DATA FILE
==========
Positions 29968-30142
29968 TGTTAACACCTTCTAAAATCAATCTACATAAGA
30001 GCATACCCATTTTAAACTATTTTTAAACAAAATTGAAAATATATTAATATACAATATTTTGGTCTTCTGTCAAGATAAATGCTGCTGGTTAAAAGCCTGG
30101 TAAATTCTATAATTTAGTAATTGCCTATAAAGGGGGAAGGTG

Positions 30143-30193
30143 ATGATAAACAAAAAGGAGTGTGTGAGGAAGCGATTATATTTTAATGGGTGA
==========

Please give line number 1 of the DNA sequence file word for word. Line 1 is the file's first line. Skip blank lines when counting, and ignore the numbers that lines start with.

Positions 29968-30142